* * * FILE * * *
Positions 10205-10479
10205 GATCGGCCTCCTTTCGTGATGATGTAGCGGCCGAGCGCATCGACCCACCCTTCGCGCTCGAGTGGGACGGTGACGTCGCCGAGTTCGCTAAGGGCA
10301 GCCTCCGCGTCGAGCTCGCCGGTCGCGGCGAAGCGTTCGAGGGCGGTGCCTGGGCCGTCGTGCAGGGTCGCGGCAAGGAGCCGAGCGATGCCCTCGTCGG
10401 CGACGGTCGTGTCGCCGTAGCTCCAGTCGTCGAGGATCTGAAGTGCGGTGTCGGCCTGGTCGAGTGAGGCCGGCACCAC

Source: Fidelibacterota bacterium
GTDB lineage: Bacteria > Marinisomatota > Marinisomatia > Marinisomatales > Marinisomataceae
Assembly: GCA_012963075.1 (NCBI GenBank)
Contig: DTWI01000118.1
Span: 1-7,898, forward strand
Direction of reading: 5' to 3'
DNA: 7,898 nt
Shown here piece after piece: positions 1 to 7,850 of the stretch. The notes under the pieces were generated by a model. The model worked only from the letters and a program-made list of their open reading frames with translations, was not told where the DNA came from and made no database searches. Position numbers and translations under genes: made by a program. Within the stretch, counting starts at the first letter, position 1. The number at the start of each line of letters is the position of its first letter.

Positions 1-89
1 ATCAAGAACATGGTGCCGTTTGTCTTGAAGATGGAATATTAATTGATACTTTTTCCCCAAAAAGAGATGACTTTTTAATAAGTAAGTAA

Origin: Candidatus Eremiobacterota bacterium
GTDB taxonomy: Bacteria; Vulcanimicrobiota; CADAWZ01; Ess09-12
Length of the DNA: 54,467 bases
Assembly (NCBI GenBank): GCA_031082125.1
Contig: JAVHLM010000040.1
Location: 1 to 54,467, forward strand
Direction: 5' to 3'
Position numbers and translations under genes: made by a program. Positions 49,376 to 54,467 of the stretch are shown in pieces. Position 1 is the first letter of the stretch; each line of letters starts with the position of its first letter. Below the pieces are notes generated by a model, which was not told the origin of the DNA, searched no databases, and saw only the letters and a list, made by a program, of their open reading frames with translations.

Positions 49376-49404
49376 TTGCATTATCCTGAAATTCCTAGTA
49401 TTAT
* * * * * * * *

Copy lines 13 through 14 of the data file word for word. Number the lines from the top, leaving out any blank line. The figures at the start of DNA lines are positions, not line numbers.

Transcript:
Positions 1-89
1 ATCAAGAACATGGTGCCGTTTGTCTTGAAGATGGAATATTAATTGATACTTTTTCCCCAAAAAGAGATGACTTTTTAATAAGTAAGTAA